YOU ARE HERE: LAT HomeCollections

PARIS for the Petite

Carousels, sailboats and Ferris wheels for young imaginations

August 06, 2000|RITA CIOLLI | Rita Ciolli covers technology for Newsday in New York

PARIS — Our twin daughters went to Paris with two promises: They would ride all the carousels we could find, and they would sail boats in the park. A dozen carousel rides into our two-week visit, we headed to the Luxembourg Gardens, the park Napoleon dedicated to children. On one of the few sunny days the city offered this spring, young Parisians were already piloting their craft around the grand basin. Teresa sprinted ahead to the pond and then stopped, stunned.

"Where's the remote control?" she asked, surprised by the worn bamboo sticks the children were using to launch their boats. "Why are they using sticks?"

"Because they always use sticks," I replied. It was the best answer I could muster at the time, but in the end it summed up why we were there in the first place. She shrugged but seemed uncertain as to whether this was going to be all that interesting after all.

I paid the equivalent of $2.50 for a one-hour rental, and she took possession of her worn, three-foot-long pole. The young woman handling the concession dropped the boat into the basin, and Teresa gave it a shove. A breeze took it under the cascading fountain, past the family of ducks circling the pond, and the timelessness of the setting quickly worked its magic.

The pleasures of being a child in Paris can be very simple ones. At first, Paris may seem a very adult locale, a most sophisticated and romantic world capital. But its allure works at all ages. That's why it was so surprising to me that whenever I told anyone of our vacation destination, the invariable response was, "Are you taking the girls too?"

Mais oui.

My husband, Peter, and I had been longing to return to the city, to give Teresa and Claire the gift of Paris at a time when they're just old enough to enjoy the Musee d'Orsay and still young enough to grab the reins of a wooden horse and pretend to ride it. We took the chance at 8 1/2.

The first day we headed to the Eiffel Tower, which, if at all possible, is even more popular since its millennium fireworks display captured the world's imagination. It was nearly a two-hour wait to get a ride up to either level, and the girls were just as happy to run around underneath it and look up at the sky framed by the latticework.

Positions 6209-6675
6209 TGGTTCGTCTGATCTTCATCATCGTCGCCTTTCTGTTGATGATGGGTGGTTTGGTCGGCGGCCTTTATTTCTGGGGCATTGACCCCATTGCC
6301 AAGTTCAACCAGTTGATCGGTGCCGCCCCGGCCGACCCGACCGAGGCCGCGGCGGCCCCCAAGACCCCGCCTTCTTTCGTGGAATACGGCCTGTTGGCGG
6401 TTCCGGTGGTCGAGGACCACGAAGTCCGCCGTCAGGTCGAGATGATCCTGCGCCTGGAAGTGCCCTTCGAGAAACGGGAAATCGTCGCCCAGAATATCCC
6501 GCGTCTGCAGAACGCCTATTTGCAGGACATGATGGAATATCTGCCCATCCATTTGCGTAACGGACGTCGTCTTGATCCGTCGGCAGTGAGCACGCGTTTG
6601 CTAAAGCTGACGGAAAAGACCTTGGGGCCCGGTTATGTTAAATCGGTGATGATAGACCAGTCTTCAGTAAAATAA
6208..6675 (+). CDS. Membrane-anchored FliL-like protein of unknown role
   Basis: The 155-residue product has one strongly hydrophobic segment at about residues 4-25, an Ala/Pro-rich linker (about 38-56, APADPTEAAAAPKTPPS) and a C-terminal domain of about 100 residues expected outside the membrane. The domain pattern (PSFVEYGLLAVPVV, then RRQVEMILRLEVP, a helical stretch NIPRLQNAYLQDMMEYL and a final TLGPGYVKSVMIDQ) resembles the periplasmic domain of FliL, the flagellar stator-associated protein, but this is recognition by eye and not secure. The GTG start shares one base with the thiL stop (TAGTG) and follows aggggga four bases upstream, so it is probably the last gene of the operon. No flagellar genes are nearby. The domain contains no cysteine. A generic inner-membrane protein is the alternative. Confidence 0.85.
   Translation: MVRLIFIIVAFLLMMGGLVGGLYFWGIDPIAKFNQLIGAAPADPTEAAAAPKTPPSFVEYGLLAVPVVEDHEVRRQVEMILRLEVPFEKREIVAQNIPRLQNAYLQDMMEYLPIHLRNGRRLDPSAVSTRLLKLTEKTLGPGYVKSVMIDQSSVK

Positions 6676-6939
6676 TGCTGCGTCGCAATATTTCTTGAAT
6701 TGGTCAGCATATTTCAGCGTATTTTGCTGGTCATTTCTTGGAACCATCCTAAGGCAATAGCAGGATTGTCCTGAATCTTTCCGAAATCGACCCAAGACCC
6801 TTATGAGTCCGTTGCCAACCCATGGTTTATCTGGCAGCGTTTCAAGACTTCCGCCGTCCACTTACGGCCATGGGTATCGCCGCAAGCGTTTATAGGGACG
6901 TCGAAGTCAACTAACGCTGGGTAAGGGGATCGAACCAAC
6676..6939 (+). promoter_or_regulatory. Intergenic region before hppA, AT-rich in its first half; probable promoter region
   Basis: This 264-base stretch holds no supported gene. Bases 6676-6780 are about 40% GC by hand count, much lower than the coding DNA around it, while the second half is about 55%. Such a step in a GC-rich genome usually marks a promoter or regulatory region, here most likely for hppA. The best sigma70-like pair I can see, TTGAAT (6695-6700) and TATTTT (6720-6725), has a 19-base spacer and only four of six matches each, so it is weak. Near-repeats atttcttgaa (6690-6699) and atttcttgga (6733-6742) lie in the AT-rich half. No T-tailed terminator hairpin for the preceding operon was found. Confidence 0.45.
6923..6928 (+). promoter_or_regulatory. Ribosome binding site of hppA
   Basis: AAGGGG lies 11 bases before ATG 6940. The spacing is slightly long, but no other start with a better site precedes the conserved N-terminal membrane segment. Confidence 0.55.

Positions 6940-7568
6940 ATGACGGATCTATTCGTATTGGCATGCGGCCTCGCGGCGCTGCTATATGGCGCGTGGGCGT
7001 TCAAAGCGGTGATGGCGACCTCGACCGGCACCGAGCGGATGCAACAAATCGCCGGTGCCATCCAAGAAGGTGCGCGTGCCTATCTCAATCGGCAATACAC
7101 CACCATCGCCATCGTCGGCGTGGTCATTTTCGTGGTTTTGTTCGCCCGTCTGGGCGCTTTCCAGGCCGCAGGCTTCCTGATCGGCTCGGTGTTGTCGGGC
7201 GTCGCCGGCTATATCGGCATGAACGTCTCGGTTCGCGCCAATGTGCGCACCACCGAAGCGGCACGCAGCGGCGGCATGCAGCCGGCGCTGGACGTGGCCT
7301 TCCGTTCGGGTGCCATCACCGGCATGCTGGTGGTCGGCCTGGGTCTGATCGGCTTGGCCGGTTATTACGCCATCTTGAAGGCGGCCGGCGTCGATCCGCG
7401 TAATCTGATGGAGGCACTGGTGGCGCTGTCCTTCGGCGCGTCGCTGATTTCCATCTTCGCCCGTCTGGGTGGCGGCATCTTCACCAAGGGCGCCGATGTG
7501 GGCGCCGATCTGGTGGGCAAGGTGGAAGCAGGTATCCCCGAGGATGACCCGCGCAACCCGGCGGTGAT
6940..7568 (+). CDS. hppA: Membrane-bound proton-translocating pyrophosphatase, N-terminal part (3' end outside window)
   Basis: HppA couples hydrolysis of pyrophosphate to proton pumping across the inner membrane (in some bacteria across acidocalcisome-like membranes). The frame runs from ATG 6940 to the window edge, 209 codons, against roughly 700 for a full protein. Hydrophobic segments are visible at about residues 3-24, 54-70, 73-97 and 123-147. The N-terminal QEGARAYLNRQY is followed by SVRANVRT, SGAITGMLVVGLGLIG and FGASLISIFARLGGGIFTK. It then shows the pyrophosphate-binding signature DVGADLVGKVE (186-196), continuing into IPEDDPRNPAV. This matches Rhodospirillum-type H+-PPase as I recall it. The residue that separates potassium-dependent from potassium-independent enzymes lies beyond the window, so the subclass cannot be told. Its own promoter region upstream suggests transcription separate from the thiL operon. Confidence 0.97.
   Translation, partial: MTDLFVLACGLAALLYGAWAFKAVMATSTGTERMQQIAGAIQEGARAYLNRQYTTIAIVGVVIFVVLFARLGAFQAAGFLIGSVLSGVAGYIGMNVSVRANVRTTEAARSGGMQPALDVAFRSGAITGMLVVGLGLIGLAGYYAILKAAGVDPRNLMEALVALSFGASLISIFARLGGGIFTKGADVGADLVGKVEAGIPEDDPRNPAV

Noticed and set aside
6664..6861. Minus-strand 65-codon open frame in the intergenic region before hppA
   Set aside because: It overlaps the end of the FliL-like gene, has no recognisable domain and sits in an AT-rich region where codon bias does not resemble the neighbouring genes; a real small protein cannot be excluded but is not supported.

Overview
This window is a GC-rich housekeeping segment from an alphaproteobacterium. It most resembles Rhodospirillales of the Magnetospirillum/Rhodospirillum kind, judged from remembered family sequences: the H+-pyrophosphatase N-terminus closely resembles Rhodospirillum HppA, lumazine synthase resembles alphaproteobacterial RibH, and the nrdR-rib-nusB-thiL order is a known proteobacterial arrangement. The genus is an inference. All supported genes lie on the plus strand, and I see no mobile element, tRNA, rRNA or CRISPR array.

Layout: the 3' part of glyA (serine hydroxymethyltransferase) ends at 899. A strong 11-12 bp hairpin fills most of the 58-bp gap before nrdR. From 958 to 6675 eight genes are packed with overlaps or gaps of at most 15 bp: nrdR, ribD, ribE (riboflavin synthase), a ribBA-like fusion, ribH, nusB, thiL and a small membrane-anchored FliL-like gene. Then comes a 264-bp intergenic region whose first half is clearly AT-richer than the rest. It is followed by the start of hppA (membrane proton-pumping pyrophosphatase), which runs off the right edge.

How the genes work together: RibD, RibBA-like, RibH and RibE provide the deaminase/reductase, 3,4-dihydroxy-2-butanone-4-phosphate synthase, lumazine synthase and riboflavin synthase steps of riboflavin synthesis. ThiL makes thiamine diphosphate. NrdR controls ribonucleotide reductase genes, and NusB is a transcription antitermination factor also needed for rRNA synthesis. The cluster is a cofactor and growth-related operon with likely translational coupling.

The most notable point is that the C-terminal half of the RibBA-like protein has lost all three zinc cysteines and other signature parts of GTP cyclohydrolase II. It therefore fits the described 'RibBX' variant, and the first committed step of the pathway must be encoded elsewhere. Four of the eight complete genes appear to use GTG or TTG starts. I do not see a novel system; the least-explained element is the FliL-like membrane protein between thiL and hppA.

But as we started to walk to the Metro (subway), the unmistakable sound of a carousel music box lured us across the street. It was one of the prettiest we would see, a white-and-gold double decker. One spin wasn't enough.

There are carousels everywhere in the city, especially near many of the major tourist attractions, with rides costing about $1. The city's best-known landmarks would always have an interesting angle for the kids to appreciate. And then there were the spontaneous street scenes as well.

After the Eiffel Tower we headed off to the Arc de Triomphe, where the girls were impressed that you had to go underground and through a tunnel to cross the street. We skipped the monument's significance to French military history, instead using its 360-degree view to map out visually all the places we would see. Of course, we had to count to make sure there really were 12 avenues connecting from L'Etoile, the starburst pattern of radiating streets that you can see from the arch's top.

Next: Notre Dame. And, thanks to Disney and an animated hunchback, very familiar even to those who haven't yet mastered Victor Hugo. While stained glass isn't too compelling at the twins' age, a trip up the steep steps of the south tower to see the bell that made Quasimodo famous was a thrill.

On another day, crossing from the Tuileries to the Louvre Museum, I was so intent on not getting us hit by a tour bus that I strode right by a gold Egyptian statue amid the shrubbery. But Claire tugged on my arms and whispered, "I saw it move. It's real."

The incredibly trained mime in gold body paint and Lycra would bow only when a coin was dropped in the small can in front of her pedestal. Stunned both by the discovery and by the skill of the mime, we parted with several francs and almost all the pictures in Claire's disposable camera before we got into the world's largest museum.

After much discussion on whether to attempt the Louvre at all, we had settled on a 90-minute time limit and a route that would take us to the "Mona Lisa,"" Venus de Milo," "Winged Victory" and "The Raft of the Medusa." We talked about why Leonardo da Vinci's best-known work was behind glass and where the missing arms of Venus might be. But the hit of the day clearly was the mime mummy at the entrance.

Los Angeles Times Articles